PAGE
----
March 2024 Core Update reflection

After a long and intense 45 days of rolling out, the Google March 2024 core update finally concluded on 19th April 2024.

As SEOs, it’s not very often we get a heads-up that an update is coming, so when we do, we know the impacts could be detrimental to rankings and organic performance.

Google, the search engine giant, continue to amend and update their algorithms in order to provide us, as users, with the most accurate, informative and useful results – no matter what the search. In recent years, algorithm updates have been coming thick and fast, meaning that keeping up to date with all of the changes along the way is crucial to continue your organic success. As SEO’s this can be frustrating to keep up with, and it feels like as soon as you’ve understood the impacts of one update, you’re hit with the next.

But Google isn’t doing this to annoy us as SEOs, they’re doing it to benefit the user and ensure that users stick with them to provide the best information they can on any given topic.

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So, what do we know about the update?

From analysing an array of sites and monitoring the industry chatter, we’re well aware of Google’s intentions with this update. Google was aiming to reduce spammy content in search by over 40%:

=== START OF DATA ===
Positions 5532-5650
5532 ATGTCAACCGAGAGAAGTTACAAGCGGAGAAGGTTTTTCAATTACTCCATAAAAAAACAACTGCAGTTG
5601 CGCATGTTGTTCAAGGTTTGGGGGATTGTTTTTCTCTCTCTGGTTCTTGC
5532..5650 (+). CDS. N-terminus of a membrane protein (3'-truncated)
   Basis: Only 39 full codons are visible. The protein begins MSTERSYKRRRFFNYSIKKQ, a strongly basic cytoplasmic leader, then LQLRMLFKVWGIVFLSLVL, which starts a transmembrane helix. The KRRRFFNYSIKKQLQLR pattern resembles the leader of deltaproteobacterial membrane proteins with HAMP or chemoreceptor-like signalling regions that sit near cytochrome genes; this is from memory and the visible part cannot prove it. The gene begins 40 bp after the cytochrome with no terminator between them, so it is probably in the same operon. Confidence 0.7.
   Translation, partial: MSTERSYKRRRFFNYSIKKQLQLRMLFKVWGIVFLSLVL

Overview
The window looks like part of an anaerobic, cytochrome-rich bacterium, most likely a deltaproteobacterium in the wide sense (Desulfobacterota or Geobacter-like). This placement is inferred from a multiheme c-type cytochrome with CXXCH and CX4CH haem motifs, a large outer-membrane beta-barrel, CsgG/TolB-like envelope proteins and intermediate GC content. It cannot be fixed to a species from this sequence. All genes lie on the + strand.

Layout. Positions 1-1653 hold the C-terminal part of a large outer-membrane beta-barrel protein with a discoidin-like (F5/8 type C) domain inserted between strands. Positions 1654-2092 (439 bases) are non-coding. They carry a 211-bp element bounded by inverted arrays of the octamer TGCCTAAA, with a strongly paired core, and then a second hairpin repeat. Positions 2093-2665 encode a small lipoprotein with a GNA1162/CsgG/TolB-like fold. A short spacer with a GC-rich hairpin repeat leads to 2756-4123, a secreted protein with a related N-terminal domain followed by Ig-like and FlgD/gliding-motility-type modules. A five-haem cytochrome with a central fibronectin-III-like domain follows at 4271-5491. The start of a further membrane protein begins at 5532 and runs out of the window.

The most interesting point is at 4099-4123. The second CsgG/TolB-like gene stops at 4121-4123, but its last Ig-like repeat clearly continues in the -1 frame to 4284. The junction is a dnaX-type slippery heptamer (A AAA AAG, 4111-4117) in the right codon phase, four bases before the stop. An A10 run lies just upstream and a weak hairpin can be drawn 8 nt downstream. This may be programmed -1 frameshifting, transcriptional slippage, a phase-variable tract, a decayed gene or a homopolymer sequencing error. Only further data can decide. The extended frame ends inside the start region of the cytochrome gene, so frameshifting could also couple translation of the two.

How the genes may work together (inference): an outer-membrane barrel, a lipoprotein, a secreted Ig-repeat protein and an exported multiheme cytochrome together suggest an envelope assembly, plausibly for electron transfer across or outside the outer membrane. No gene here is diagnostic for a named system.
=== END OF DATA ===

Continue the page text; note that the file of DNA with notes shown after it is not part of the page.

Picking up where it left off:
“We believe these updates will reduce the amount of low-quality content on Search and send more traffic to helpful and high-quality sites. Based on our evaluations, we expect that the combination of this update and our previous efforts will collectively reduce low-quality, unoriginal content in search results by 40%.”

The main goal of this update was to address low-quality content on the web and to react to the masses of spam content which is now being created online each and every minute.

Following the spike of webmasters publishing AI-generated content, this update was always on the horizon, in my opinion. As a user, would you want to be scouring the web for new information, products and services, to be hit with spammy, imprecise content?

Not only that, but content generated using AI is often repetitive and cites the same sources over and over again. AI in the wrong hands can be very dangerous, and if Google was presenting such content (especially for YMYL categories) then they’d be in trouble too!

In a recent blog, Google has stated the following about ‘scaled content abuse’:

“We’ve long had a policy against using automation to generate low-quality or unoriginal content at scale with the goal of manipulating search rankings. This policy was originally designed to address instances of content being generated at scale where it was clear that automation was involved.

Today, scaled content creation methods are more sophisticated, and whether content is created purely through automation isn’t always as clear. To better address these techniques, we’re strengthening our policy to focus on this abusive behavior — producing content at scale to boost search ranking — whether automation, humans or a combination are involved. This will allow us to take action on more types of content with little to no value created at scale, like pages that pretend to have answers to popular searches but fail to deliver helpful content.”